Last month, my husband and I inadvertently launched an experiment in charitable giving. We gave similarly-sized donations to a number of charities, and sent all the cheques on the same day. Then we waited to see how the charities would respond. One month later, the results are in!
First, I should explain how this happened. We never intended to study how charities thank their donors (although if you know me, this is exactly the sort of thing that I would want to study!) What we did do is set up a gifting account with Mennonite Foundation of Canada (MFC). We gave them some stocks (part of a gift given to us) and some instructions, i.e. a list of charities with amounts and frequencies. Most of our gifts were annual ones and we left the timing up to MFC.
Clearly the money was burning a hole in MFC’s pocket and they made all of the annual gifts right away! And then the fun began…
A rep from one of the larger charities on our list called and left a message. Around the same time, we got a hand-written thank-you card from one of the smallest charities on our list.
The next week, a standard thank-you letter with a personal note added. I was impressed, as this was a charity that has done thank-yous poorly in the past. Someone had attended one of my workshops, where I always advise charities to say thank-you early and often. Perhaps the message is getting out, I thought.
Next was a lovely home-made thank-you card featuring a winter photo of canoes at a summer camp, eagerly awaiting the campers’ return. That was my favourite so far. We also received another phone message, this time from an enthusiastic caller who noted our long support of the cause. We were astonished, we had no idea it had been that long!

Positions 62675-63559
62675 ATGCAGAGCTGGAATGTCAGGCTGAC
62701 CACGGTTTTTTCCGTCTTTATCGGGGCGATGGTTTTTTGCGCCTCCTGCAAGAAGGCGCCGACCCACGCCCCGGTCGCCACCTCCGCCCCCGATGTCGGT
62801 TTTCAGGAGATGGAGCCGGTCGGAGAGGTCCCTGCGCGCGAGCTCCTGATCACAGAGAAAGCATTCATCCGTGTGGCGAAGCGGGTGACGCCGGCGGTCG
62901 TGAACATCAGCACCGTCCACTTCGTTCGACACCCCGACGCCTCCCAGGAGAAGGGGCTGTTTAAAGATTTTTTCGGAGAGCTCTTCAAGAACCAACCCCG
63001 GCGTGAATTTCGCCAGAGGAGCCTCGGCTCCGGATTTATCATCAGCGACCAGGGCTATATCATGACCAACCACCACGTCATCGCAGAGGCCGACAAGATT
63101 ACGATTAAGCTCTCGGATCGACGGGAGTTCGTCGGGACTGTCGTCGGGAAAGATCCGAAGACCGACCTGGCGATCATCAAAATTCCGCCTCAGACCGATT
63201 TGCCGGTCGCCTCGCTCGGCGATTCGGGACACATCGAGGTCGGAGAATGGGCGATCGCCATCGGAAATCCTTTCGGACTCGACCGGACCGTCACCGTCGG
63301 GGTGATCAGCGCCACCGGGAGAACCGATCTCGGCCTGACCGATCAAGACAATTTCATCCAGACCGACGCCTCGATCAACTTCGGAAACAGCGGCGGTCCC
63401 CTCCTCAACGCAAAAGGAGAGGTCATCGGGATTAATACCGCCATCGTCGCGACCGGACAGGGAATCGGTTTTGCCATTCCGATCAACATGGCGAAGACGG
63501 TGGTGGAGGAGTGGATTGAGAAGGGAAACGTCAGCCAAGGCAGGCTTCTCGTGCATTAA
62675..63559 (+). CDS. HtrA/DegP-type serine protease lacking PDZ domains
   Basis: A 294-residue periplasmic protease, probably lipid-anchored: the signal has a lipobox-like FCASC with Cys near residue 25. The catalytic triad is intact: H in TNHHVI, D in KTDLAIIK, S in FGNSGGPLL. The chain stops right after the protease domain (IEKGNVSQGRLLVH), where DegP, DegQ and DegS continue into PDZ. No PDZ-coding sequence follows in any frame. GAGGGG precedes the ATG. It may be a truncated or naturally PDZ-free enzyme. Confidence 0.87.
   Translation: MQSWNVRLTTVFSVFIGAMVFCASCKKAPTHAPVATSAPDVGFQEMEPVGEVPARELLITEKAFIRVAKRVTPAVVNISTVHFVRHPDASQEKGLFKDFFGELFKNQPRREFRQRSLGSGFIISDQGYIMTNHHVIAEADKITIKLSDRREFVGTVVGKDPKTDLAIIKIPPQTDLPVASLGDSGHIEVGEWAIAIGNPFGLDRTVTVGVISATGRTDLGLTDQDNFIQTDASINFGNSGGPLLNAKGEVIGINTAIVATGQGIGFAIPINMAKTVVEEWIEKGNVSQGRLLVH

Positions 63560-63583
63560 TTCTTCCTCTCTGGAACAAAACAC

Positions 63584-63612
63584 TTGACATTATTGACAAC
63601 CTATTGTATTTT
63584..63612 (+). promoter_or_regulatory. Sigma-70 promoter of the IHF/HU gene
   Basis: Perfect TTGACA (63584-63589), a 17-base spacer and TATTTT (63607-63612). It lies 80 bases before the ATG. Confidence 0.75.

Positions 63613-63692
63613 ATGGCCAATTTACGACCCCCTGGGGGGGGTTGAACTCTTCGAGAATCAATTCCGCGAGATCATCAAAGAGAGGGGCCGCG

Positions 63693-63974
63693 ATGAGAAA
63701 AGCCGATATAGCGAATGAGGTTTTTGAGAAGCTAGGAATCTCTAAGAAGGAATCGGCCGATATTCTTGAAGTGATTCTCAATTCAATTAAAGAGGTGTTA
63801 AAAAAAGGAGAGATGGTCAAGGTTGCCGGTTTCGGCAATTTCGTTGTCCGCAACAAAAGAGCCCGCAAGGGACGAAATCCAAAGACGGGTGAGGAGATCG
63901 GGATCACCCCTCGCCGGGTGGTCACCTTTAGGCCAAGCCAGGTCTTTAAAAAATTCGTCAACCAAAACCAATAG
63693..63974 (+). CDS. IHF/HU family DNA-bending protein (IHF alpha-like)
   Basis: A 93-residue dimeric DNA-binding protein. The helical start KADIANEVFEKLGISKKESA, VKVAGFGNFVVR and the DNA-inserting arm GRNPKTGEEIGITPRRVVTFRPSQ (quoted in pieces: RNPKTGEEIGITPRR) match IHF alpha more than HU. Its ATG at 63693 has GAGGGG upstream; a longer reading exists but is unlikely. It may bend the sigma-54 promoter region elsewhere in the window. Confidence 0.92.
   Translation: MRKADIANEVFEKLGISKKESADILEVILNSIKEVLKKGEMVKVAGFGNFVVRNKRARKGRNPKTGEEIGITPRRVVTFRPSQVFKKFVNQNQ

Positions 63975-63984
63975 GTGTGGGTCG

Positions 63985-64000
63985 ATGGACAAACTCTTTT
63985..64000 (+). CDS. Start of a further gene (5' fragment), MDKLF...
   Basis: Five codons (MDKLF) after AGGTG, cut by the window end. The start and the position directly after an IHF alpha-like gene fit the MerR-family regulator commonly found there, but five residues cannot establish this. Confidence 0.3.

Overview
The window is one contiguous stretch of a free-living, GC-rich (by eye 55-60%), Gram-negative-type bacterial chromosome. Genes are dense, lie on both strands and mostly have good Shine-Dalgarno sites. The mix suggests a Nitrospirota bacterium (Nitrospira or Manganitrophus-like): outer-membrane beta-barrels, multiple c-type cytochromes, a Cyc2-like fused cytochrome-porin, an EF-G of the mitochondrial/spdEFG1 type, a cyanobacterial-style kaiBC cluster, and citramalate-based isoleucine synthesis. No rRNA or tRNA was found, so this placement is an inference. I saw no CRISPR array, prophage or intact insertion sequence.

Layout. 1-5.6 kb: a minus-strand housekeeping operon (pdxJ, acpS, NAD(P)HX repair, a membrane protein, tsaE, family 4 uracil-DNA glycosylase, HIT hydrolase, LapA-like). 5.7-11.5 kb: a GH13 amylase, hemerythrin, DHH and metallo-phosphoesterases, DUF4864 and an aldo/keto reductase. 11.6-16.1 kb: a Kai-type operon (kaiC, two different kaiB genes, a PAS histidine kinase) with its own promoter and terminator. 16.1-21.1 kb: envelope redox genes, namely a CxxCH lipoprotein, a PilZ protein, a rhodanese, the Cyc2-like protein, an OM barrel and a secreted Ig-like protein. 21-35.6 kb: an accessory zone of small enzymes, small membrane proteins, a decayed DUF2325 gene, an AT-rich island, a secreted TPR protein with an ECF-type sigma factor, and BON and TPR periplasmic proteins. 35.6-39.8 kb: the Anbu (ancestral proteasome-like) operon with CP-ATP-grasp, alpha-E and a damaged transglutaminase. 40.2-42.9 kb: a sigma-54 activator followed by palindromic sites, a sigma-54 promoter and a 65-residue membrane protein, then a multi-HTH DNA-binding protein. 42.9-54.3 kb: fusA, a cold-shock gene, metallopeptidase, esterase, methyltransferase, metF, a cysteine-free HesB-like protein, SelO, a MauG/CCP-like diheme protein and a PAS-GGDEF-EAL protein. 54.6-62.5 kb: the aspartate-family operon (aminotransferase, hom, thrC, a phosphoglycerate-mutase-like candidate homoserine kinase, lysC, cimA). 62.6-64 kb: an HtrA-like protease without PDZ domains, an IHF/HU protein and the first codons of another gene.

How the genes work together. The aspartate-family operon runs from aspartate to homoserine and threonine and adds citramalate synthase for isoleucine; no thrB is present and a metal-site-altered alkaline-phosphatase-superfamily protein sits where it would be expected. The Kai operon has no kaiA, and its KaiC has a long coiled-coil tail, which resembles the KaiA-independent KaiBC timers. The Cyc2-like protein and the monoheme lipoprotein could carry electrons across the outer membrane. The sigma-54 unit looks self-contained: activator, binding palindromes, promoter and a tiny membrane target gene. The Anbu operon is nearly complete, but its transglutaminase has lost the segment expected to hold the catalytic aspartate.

Last week, we got another standard thank-you letter, this one with text awkwardly inserted to reflect the designation of our gift. Fortunately for them, this was from a cause near to my heart and all will be forgiven. We also received my new favourite letter, this one from another camp (I guess we like camps, they are a favourite cause among many Christian donors, but that is a post for another day…) It was a genuine one-of-a-kind letter that started with “Wow, what a great surprise…” and assured us that our gift will have an immediate impact.
There are also some organizations that we haven’t heard from. It’s sad really when I look at the list. I know the charities and know they are doing good work. Resources are stretched and sending a thank-you letter does require someone’s attention. I’d argue that sending a thank-you letter takes the same number of minutes whether you send it after a day or after a month! It pains me to think that these charities are inadvertently sending out a message that donations do not matter to them.
Let’s close on a cheerier note. People give to charities and causes they believe in, and where they feel some sort of connection. That’s what my research tells me, and I am just like the donors I have studied. I think the best thank-you letters intuitively reach for that connection and emphasize the shared cause. I am grateful to be able to support some causes I truly value – the thank-you experiment is just an added bonus!